When 88 young people from across New South Wales gathered at a Youth Drought Summit, they shared stories of hardship, of stress and of daily struggles.

Three years into a state-wide drought, they weren’t just frustrated by the lack of rainfall, they were disappointed by the absence of serious solutions to help prevent and ease the now dire situation. 

For some, this is their first experience of drought. But for all, it won’t be their last.

“This drought came on fast and strong. We were only just beginning to recover from the Millennium Drought,” said Tameka O’Donnell, a 25-year-old Barkandji woman originally from Broken Hill.

“We have to ask, what, in concrete terms, was done in the meantime? What strategies, what water infrastructure? Unless we commit to long-term action, we will be having this conversation over and over again.”

 
“We were only just beginning to
recover from the Millennium Drought."
Children once swam in Lake Keepit, on the outskirts of Gunnedah, but now there is no water left. ©UNICEFAustralia/Townlife

Like Tameka, the diverse group of young people travelled to Lake Macquarie last week to voice their solutions and to call for “future-proofing" for their communities. 

They raised concern over the wellbeing of Aboriginal communities who are culturally and spiritually connected to water. They were also concerned about water security, healthy ecosystems, quality and accessible education, and the mental health of community members.

They offered a range of solutions - from recycled water infrastructure to a HECS-style payment for boarding students whose families are financially stressed due to the drought. 
Bronwyn Taylor, Minister for Mental Health, Regional Youth and Women, listens as young people talk and ask questions. ©UNICEFAustralia/Ziaziaris

To fellow Australians, they asked for a greater understanding of regional communities; to understand and care about where their food on the kitchen table comes from, and to respect water-saving behaviours as the new norm. 

 
“We need you, our fellow Australians
to look past the Great Dividing Range
at what is happening for young people
who live with drought every day."
The drought has impact farming families but also the broader community. ©UNICEFAustralia/Townlife

 

After three days of discussions, questions, and group activities, they presented their call to action to a panel of politicians and community leaders.
 

This is what they called for...

 

Aboriginal and Torres Strait Islander social and emotional wellbeing

 
We need Australia to understand the profound impact of drought on Aboriginal people and the importance of Aboriginal culture and our connection to country.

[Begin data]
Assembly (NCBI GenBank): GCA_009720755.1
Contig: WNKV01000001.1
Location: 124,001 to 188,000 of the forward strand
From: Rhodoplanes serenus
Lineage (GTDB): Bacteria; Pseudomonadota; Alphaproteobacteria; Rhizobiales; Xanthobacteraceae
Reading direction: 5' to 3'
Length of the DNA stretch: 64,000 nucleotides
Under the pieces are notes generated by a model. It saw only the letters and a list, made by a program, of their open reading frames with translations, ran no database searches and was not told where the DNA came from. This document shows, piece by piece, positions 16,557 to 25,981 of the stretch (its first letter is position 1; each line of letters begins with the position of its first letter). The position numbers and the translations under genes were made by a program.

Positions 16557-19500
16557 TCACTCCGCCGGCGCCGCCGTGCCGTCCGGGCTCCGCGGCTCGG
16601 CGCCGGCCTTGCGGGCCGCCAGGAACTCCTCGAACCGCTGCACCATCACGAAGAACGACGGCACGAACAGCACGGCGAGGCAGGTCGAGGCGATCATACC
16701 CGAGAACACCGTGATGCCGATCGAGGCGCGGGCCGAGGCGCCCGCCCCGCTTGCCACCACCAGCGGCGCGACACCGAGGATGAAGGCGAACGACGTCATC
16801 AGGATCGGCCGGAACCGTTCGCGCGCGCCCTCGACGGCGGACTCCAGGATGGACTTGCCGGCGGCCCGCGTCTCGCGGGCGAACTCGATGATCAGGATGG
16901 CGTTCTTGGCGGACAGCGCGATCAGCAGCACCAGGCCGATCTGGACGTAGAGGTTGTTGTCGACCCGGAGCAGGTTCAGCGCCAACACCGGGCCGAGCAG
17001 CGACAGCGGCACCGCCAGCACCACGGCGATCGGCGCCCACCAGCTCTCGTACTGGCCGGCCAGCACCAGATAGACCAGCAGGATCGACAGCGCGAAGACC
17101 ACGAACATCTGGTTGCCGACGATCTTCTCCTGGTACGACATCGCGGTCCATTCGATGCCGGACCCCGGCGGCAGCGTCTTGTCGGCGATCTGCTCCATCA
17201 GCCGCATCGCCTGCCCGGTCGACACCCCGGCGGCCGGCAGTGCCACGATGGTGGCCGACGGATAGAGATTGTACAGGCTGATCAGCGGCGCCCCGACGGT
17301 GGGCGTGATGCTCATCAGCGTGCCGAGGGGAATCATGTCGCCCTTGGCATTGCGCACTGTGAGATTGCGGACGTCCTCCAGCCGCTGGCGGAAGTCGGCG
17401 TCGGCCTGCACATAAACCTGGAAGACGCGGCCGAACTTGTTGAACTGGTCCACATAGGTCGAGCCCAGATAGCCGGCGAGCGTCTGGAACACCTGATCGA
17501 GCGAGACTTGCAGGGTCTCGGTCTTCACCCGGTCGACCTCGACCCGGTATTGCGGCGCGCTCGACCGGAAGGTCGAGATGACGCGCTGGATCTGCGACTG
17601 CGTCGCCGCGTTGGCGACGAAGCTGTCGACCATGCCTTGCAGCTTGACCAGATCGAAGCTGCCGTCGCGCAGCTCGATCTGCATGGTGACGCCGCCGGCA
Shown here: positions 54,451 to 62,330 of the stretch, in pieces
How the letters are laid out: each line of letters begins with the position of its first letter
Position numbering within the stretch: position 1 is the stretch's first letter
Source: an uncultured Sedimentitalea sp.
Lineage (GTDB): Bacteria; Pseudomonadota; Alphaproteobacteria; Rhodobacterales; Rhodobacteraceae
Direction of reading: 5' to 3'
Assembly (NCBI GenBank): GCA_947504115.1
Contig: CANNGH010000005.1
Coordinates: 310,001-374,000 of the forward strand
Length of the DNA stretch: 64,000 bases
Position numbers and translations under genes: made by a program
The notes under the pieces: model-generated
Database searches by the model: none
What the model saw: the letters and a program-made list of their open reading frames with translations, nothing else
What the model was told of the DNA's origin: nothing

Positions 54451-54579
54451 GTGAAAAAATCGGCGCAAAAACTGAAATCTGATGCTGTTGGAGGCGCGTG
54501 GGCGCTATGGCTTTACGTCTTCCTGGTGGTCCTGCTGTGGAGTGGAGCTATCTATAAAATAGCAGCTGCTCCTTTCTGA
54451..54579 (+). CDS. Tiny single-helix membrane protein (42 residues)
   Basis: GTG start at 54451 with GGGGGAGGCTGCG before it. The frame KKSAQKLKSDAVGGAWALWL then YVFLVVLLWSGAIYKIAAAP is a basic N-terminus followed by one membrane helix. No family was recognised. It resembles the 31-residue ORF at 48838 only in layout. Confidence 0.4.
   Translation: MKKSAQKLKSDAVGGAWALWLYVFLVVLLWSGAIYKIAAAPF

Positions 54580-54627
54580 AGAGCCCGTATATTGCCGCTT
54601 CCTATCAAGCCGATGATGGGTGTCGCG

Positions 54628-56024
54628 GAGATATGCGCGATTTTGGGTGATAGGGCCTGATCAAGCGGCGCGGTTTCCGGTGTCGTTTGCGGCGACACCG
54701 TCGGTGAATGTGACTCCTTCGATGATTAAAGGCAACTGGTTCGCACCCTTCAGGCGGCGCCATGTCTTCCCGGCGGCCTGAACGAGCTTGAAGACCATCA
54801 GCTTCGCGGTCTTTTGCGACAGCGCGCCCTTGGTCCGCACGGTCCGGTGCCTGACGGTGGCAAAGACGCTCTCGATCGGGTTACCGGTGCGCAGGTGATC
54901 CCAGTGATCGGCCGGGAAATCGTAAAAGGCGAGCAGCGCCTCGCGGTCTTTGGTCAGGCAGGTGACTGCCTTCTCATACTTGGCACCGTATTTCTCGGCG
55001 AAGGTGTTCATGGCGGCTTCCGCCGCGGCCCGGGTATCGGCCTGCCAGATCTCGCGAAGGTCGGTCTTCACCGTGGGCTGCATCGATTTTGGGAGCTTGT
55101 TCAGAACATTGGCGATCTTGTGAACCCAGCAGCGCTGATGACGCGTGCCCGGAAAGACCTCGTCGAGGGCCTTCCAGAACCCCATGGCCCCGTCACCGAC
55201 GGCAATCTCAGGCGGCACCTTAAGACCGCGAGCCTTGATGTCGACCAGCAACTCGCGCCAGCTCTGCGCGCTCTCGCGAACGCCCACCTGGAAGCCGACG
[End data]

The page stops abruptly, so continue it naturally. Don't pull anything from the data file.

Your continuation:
1. A review of water rights and an agreement between the state government and Aboriginal communities, elders, and young people on joint management and planning.
  2. The protection and conservation of sacred sites and cultural practices, not only for the future of Aboriginal peoples but our country.
Drought has plagued areas of the New England Region, including the town of Gunnedah.  ©UNICEF/TownLife
 
 

Decision-making

 
We are working hard alongside our parents, and our towns and communities to cope with drought. It is critical that we have formal channels to be involved in drought decision making. 
 
  1. Regular access to relevant state and federal ministers. We need accountability, transparency and communication with stakeholder groups, and money spent where it’s needed most. 
  2. We need to employ young people strategically as Youth Liaison Officers in the drought response - beyond just year-to-year contracts.
A participant asks a question during the NSW Youth Drought Summit.©UNICEFAustralia/Ziaziaris
 

Mental health


Loneliness and isolation are a big part of our lives.  

 
  1. Tailored, regional specific mental health strategies and specialised services.
  2. Mental health nurses and access to psychiatrists in every regional hospital - at no cost to the individual.
Group discussions at the NSW Youth Drought Summit in Lake Macquarie on the impacts of drought on young people. Summit. ©UNICEFAustralia/Ziaziaris
 

Families and financial stress


We constantly worry about our families.

 
  1. Australian governments consider a drought employment scheme - employing people across local communities to alleviate some of the worst aspects of drought.
The drought summit ran for three days and included discussions, panels, and group activities. ©UNICEFAustralia/Ziaziaris
 

Education

 
Schools and their infrastructure can and should play a central role during a time of adversity - like prolonged drought.
 
  1. A HECS-style payment for high school students - with pay after school scheme so that education isn't disrupted during times of drought and subsequent financial stress.
  2. Local programs to foster understanding between regional, remote, and urban children.
  3. Research into transitional support arrangements for regional and remote students in city-based universities.

To read the Call to Action in detail, please see the full pdf document

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